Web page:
Gold’s All-Time High: 1923 (06 September 2011)
The Gateway to 2000: 1900+
Gold’s All-Time Closing High: 1900 (22 August 2011)
The Final Frontier: 1800-1900
The Northern Front: 1750-1800
On Maneuvers: 1579-1750
The Floor: 1466-1579
Le Sous-sol: Sub-1466
Base Camp: 1377
Neverland: The Whiny 1290s
Resistance Zone: up to 1280 (from 1240)
The 300-Day Moving Average: 1226 and rising
2017's High: 1207 (12 January)
The Weekly Parabolic Price to flip Long: 1207
10-Session directional range: up to 1207 (from 1147) = +60 points or +5%
Trading Resistance: 1204
Gold Currently: 1197, (expected daily trading range ["EDTR"]: 15 points)
Trading Support: 1195 / 1188 / 1183 / 1179 / 1165 / 1161 / 1152
10-Session “volume-weighted” average price magnet: 1180
2016's Low: 1147 (03 January)

Finally we've this, with which in being from a media family we can certainly empathize. Let's face it: the poor ole media at large has had a bad run of late, some might even say having finally been "found out". (Further, family experience proves that this boosts sales of adult beverages). But there's no doubt about it: our media colleagues had Carolina obviously winning the Super Bowl months ago, Senator Clinton obviously winning the Presidency weeks ago, and “The Dow” (that Index at which our parents look) obviously topping the 20,000 level days ago. None of which happened. 'Course back in Grandpa's day, that which was reported had already happened, as opposed to what hadn't yet happened ... such as Gold continuing this run up to 1240 ... So c'mon Gold! Make it happen!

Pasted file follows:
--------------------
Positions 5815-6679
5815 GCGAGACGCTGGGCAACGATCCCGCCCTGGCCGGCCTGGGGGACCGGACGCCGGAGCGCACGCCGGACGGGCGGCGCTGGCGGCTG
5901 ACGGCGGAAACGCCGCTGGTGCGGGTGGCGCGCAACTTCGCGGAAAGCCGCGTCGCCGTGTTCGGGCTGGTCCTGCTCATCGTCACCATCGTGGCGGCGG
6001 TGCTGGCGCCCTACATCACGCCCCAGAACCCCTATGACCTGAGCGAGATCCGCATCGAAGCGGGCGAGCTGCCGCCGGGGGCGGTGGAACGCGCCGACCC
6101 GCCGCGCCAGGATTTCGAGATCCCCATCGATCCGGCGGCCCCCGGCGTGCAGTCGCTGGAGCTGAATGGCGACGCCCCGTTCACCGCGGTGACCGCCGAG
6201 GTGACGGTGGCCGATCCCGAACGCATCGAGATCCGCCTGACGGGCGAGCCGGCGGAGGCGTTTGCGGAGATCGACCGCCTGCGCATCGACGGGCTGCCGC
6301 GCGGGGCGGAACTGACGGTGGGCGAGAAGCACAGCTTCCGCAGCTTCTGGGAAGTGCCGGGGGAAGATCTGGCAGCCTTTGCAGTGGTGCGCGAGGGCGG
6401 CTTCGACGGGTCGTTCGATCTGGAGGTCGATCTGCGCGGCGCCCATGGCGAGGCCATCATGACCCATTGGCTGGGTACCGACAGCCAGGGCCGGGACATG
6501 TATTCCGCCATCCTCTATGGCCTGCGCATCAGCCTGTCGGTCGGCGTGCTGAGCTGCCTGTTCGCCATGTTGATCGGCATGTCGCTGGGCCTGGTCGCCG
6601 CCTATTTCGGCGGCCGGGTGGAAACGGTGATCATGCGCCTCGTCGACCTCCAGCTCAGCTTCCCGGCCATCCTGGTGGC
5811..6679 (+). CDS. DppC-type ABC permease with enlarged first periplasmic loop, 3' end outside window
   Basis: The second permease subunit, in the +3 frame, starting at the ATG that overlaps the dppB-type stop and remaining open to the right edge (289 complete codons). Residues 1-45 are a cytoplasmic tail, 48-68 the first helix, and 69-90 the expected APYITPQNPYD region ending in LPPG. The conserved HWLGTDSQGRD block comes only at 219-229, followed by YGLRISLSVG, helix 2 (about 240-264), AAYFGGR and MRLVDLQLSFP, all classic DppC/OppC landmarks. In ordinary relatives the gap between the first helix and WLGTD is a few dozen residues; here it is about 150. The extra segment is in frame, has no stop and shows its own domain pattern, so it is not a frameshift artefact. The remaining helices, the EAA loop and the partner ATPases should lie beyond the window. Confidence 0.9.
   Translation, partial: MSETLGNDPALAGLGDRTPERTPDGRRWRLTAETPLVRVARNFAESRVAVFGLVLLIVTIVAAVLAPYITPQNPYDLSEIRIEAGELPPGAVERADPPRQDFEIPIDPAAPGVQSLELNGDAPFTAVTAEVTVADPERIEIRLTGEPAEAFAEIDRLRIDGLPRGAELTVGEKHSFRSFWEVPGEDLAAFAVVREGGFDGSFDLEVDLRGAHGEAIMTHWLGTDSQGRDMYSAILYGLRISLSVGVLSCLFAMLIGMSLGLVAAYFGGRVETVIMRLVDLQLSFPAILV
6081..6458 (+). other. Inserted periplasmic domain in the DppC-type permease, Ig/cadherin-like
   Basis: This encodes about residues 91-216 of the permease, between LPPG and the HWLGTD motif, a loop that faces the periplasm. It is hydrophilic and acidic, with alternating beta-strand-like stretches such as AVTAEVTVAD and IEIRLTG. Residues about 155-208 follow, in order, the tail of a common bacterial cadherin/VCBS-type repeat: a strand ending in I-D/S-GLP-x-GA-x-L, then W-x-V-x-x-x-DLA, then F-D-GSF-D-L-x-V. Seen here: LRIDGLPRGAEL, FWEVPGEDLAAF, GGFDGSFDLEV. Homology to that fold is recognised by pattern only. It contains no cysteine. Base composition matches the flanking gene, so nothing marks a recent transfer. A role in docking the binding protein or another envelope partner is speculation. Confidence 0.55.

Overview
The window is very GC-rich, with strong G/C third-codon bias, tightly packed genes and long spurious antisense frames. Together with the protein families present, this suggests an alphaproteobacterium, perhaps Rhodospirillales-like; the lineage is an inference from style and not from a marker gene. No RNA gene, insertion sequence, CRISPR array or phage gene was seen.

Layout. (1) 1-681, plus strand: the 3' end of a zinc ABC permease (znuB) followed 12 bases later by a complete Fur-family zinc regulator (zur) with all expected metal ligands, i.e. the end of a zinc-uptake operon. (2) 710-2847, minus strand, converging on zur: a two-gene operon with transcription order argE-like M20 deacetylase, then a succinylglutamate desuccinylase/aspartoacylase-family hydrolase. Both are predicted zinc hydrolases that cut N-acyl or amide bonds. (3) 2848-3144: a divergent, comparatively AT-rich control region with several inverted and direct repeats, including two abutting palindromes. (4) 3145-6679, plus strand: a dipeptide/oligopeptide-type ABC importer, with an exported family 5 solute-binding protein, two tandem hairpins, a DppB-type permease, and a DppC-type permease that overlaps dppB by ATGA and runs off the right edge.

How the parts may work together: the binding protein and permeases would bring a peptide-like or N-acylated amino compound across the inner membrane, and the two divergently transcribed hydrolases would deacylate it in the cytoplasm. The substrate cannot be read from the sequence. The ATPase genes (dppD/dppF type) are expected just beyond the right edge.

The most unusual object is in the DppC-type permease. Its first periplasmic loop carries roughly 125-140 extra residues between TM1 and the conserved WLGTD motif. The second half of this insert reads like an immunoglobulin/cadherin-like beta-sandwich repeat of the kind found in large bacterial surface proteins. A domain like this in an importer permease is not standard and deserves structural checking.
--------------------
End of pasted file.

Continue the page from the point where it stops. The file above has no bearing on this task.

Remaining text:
Mark Mead Baillie

Mark Mead Baillie has had an extensive business career beginning in banking and financial services for two years with Banque Nationale de Paris to corporate research for three years at Barclays Bank and then for six years as an analyst and corporate lender with Société Générale.
For the last 22 years he has expanded his financial expertise by creating his own financial services company, de Meadville International, which comprehensively follows his BEGOS complex of markets (Bond/Euro/Gold/Oil/S&P) and the trading of the futures therein. He is recognized within the financial community of demonstrating creative technical skills that surpass industry standards toward making highly informed market assessments and his work is featured in Merrill Lynch Wealth Management client presentations.  He has adapted such skills into becoming the popular author each week of the prolific “The Gold Update” and is known in the financial website community as “mmb” and “deMeadville”.
Mr. Baillie holds a BS in Business from the University of Southern California and an MBA in Finance from Golden Gate University.

Gold was first discovered in U.S. at the Reed farm in North Carolina in 1799, a 17-pound nugget.